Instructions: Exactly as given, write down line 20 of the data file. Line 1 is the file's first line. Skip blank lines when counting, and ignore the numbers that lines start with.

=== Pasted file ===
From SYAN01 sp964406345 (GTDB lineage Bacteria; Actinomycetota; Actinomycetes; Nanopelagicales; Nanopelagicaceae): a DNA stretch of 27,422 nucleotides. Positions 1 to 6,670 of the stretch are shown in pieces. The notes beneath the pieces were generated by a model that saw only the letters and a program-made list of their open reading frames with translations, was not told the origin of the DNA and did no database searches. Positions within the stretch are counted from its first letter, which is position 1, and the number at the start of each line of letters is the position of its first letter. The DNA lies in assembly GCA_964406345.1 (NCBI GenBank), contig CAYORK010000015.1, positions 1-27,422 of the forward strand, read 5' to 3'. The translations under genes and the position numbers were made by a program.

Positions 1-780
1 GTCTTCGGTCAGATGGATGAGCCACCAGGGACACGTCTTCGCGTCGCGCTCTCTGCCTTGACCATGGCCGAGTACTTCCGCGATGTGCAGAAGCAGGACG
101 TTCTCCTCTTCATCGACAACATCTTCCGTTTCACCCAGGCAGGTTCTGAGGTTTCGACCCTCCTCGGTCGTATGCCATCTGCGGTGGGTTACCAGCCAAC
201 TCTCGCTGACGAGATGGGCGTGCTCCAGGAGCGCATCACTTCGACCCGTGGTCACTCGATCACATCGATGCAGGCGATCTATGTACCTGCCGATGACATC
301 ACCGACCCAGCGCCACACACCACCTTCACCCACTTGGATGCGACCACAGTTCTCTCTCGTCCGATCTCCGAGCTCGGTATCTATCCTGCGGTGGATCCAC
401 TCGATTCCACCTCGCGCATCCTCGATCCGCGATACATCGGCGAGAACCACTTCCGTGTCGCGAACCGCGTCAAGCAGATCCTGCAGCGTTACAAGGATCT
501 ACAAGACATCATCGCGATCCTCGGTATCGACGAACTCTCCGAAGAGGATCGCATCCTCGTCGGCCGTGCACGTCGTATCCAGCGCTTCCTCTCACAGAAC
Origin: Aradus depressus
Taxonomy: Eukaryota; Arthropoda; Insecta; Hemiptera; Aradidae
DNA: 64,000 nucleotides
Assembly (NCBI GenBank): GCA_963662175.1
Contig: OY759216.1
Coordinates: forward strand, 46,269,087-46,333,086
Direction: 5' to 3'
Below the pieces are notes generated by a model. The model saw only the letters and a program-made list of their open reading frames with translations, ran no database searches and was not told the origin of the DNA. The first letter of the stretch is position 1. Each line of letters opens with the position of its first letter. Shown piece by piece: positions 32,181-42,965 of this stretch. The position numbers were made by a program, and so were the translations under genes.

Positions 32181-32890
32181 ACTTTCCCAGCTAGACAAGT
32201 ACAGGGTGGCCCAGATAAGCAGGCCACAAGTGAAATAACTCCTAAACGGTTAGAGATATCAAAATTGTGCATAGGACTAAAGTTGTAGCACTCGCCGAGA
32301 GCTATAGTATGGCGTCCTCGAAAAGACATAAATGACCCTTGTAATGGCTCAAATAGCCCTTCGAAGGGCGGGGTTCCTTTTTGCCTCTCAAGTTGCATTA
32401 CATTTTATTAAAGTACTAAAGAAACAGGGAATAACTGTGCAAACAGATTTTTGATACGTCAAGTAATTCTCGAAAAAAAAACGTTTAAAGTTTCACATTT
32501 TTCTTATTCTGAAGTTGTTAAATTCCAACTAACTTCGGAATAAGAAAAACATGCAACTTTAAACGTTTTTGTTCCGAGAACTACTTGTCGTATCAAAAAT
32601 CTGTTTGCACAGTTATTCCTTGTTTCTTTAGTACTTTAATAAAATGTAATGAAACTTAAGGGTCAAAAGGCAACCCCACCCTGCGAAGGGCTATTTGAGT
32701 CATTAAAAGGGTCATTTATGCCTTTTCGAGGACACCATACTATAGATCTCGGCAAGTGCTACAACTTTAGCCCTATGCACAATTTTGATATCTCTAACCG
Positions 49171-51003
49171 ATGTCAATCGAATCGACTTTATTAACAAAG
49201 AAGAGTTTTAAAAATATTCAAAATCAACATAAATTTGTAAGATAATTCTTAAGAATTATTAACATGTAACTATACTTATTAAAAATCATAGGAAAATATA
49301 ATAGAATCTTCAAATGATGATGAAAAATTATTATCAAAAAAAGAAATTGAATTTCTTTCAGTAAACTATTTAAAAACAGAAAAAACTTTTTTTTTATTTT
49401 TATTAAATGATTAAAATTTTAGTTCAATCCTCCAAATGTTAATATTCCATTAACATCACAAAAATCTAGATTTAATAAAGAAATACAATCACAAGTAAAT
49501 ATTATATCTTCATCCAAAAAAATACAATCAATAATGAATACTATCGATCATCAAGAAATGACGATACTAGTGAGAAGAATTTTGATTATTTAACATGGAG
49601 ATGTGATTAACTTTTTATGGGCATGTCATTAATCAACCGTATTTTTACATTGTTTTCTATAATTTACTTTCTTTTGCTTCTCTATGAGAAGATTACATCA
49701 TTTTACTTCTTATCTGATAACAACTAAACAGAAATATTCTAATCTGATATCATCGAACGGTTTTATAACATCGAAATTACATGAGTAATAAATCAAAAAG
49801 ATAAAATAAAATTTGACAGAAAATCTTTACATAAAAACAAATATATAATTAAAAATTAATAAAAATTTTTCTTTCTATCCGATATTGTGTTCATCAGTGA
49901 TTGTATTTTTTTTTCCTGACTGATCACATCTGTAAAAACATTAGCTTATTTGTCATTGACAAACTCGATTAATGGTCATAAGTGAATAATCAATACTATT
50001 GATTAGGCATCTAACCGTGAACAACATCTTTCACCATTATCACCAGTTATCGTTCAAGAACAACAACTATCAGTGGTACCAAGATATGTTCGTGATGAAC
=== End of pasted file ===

32301 GCTATAGTATGGCGTCCTCGAAAAGACATAAATGACCCTTGTAATGGCTCAAATAGCCCTTCGAAGGGCGGGGTTCCTTTTTGCCTCTCAAGTTGCATTA